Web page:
Anti-Sweatshop Protests Escalate at U.S. UniversitiesFrom university wire
As nationwide anti-sweatshop protests continued Wednesday- with sit-ins staged at two universities-representatives from a number of schools met at University of Wisconsin in Madison (UW) to discuss administrative response.
Students at the University of Arizona in Tucson started a sit-in late Wednesday in protest of a proposed anti-sweatshop code. At presstime, details of the Arizona protest were unavailable.
A similar sit-in at the University of North Carolina, Chapel Hill campus enters its third day Thursday. Students at Brown University avoided a sit-in Wednesday, negotiating a set of conditions which would monitor the factories where the school's apparel is made.
The meeting at the University of Wisconsin follows months of sweatshop debate at schools nationwide. A national student coalition, United Students Against Sweatshops- which now boasts more than 100 university members- has helped initiate protests at several schools.
Protest is now largely centered around university involvement with the Fair Labor Agreement, which was drafted by a group of corporations, human-rights organizations and two labor unions.
Eric Brakken, chair of Associated Students of Madison and USAS member, said student and labor activists have found severe flaws in the code. The code would allow corporations to dictate factory inspections, and its board of directors would have little university representation, he said.
“Any three corporations would basically have veto power over any changes to the FLA,” he said. As of now, Brakken said USAS is asking for a moratorium on schools signing on to the FLA. Universities should work to create an alternative monitoring program, he said.
Casey Nagy, assistant to the provost and coordinator of UW CLC negotiations, said the UW meeting precedes a meeting with administrators in Washington, D.C., next week.
(By Claire Herbst -- Badger Herald, 4/22/99)
Recruiters taint tale of NCAA
It was formed in 1905 by 62 members and called the Intercollegiate Athletic Association of the United States, but the NCAA didn’t get serious until 1951.
That's when rampant cheating and worries about the effects of television on college football game attendance got to be enough. A part-time executive assistant named Walter Byers was given the reigns, a national headquarters was established in Kansas City and, in 1952, the NCAA began enforcing rules.
At about the same time, in New York City, an odd “single guy, with no family, who loved basketball” named Fred Stegman was creating a new business. Nicknamed “Spook” because he seemed to materialize out of thin air, Stegman showed up at all the big playground games and began taking notes on the best players. Soon enough, he was working for several schools, sending them recruits for pay.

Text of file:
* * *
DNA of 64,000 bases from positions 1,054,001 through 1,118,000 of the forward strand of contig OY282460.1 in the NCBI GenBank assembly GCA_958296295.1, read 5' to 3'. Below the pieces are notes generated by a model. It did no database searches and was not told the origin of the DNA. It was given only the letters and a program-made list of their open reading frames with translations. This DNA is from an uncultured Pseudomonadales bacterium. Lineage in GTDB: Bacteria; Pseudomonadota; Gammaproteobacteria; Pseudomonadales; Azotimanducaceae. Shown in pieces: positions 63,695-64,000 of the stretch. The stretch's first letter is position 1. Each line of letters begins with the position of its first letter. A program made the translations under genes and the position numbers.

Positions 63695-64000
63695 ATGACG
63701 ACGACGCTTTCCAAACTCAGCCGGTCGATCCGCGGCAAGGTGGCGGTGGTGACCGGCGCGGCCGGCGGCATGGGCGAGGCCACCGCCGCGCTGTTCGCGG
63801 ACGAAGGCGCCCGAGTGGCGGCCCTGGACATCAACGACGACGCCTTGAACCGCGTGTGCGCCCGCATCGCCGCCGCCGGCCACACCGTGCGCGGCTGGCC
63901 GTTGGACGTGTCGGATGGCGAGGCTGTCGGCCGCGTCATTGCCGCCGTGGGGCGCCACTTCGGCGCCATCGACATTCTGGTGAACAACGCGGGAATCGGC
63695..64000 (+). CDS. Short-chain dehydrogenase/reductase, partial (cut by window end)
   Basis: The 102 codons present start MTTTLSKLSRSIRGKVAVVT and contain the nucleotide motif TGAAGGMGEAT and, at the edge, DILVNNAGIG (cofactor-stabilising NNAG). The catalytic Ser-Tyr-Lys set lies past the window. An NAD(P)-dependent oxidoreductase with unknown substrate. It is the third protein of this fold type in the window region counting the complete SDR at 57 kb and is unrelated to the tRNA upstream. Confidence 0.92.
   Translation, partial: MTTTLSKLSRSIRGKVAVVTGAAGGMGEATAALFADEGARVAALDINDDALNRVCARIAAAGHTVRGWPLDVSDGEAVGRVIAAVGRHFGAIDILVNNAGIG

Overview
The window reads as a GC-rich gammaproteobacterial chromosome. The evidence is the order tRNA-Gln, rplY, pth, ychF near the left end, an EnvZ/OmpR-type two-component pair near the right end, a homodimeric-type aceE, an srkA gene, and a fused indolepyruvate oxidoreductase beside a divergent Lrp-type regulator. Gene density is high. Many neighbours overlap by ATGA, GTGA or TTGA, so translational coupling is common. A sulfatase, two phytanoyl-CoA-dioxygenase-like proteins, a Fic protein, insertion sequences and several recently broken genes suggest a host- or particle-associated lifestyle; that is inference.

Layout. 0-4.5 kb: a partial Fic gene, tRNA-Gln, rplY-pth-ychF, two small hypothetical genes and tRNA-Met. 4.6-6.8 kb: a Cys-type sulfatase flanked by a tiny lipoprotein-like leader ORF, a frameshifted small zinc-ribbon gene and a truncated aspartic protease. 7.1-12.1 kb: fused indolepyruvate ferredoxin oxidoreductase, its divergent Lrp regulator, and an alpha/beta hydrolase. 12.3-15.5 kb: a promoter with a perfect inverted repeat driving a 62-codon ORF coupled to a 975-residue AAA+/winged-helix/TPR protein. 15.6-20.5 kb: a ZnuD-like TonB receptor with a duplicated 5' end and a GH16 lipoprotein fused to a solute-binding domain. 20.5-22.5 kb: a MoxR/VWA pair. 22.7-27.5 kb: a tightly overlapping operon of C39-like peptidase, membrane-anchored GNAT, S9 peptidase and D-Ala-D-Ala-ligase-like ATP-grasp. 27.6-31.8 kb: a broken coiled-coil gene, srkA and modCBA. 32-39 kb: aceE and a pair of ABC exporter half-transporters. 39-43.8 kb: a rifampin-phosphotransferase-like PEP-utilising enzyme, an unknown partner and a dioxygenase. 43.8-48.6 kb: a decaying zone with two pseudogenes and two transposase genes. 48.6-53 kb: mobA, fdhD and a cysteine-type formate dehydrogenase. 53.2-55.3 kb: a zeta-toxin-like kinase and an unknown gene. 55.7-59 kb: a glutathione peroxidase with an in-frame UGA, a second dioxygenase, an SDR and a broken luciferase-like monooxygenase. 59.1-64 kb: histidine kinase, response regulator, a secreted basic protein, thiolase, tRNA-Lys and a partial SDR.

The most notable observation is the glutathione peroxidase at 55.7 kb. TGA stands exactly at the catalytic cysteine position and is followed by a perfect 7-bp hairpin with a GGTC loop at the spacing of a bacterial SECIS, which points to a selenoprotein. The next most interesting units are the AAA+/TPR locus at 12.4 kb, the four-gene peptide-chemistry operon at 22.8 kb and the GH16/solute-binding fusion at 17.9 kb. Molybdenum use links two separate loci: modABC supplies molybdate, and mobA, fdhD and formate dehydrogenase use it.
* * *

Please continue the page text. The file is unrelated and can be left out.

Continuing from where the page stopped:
“I was like a stringer for (The Associated Press) news wire,” Stegman said in the 1998 book “Pickup Artists,” by Lars Anderson and Chad Millman. “I'd find a kid on some playground and think, 'Hey, he would be perfect for this school.' Then I'd pick up the phone and set something up.”
Stegman's profession has since mutated into countless legions of test-fixing, deal-cutting street brokers, while the NCAA -- which now counts more than 1,200 members -- is preparing for a permanent move to Indianapolis under its third leader, President Cedric Dempsey.
And an increase in the NCAA enforcement division from one to 17 agents hasn't done much to inhibit the hustling of athletes for cash.
“We think there is a considerable amount of cheating, some of which we get to and some of which we don't,” said David Price, the NCAA's vice president of enforcement. “There is a more compliant atmosphere (at schools) than there was eight to 10 years ago. But I'm not naive enough to think that it takes care of everything.”
Numerous rule changes have taken place over the years, among them a piece of legislation in 1987 that barred “representatives of a school's athletic interests” from communication with a recruit. In short, boosters were banned from the process. As a result, the role of independent agents with no school ties -- like the summer league coaches -- gained importance.
A year prior, the NCAA began enforcing Proposition 48, which required athletes to earn a minimum grade-point average of 2.0 and score at least a 700 on the SAT or 15 on the ACT. Nonqualifiers must sit out and lose their first year of eligibility. Critics say this makes an athletic prospect who also is a sure qualifier -- like Lansing Waverly junior guard Marcus Taylor -- that much hotter a commodity.
Taylor is rated the top player in the nation by recruiting expert Bob Gibbons.
“Recruiting is important, but how you recruit and who you recruit is more important,” MSU head coach Tom Izzo said. “We try to recruit the best players, but also players that will fit our system and want to get an education.”
(By Joe Rexrode -- The State News, 4/22/99)